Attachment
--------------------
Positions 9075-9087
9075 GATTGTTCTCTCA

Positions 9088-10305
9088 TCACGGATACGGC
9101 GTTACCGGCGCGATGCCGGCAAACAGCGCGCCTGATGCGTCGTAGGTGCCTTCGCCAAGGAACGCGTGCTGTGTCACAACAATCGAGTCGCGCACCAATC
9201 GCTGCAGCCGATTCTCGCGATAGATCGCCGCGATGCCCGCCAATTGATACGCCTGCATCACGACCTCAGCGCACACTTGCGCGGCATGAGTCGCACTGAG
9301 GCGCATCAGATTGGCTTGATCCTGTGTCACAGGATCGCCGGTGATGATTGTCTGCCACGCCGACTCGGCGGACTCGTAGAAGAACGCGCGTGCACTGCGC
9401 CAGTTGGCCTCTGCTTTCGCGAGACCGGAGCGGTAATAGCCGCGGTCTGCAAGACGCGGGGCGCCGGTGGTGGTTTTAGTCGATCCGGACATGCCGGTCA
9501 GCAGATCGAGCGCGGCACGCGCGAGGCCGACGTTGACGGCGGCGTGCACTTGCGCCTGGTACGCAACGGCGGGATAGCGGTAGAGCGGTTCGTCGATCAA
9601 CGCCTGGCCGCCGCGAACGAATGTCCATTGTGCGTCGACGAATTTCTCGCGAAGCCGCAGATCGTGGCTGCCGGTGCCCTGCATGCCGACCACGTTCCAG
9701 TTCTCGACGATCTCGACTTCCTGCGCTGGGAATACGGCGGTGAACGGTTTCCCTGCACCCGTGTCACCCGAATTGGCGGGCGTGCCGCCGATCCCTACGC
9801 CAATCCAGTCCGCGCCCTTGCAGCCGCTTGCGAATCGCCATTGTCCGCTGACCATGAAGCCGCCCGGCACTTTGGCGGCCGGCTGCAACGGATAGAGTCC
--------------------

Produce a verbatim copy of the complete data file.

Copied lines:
Positions 9075-9087
9075 GATTGTTCTCTCA

Positions 9088-10305
9088 TCACGGATACGGC
9101 GTTACCGGCGCGATGCCGGCAAACAGCGCGCCTGATGCGTCGTAGGTGCCTTCGCCAAGGAACGCGTGCTGTGTCACAACAATCGAGTCGCGCACCAATC
9201 GCTGCAGCCGATTCTCGCGATAGATCGCCGCGATGCCCGCCAATTGATACGCCTGCATCACGACCTCAGCGCACACTTGCGCGGCATGAGTCGCACTGAG
9301 GCGCATCAGATTGGCTTGATCCTGTGTCACAGGATCGCCGGTGATGATTGTCTGCCACGCCGACTCGGCGGACTCGTAGAAGAACGCGCGTGCACTGCGC
9401 CAGTTGGCCTCTGCTTTCGCGAGACCGGAGCGGTAATAGCCGCGGTCTGCAAGACGCGGGGCGCCGGTGGTGGTTTTAGTCGATCCGGACATGCCGGTCA
9501 GCAGATCGAGCGCGGCACGCGCGAGGCCGACGTTGACGGCGGCGTGCACTTGCGCCTGGTACGCAACGGCGGGATAGCGGTAGAGCGGTTCGTCGATCAA
9601 CGCCTGGCCGCCGCGAACGAATGTCCATTGTGCGTCGACGAATTTCTCGCGAAGCCGCAGATCGTGGCTGCCGGTGCCCTGCATGCCGACCACGTTCCAG
9701 TTCTCGACGATCTCGACTTCCTGCGCTGGGAATACGGCGGTGAACGGTTTCCCTGCACCCGTGTCACCCGAATTGGCGGGCGTGCCGCCGATCCCTACGC
9801 CAATCCAGTCCGCGCCCTTGCAGCCGCTTGCGAATCGCCATTGTCCGCTGACCATGAAGCCGCCCGGCACTTTGGCGGCCGGCTGCAACGGATAGAGTCC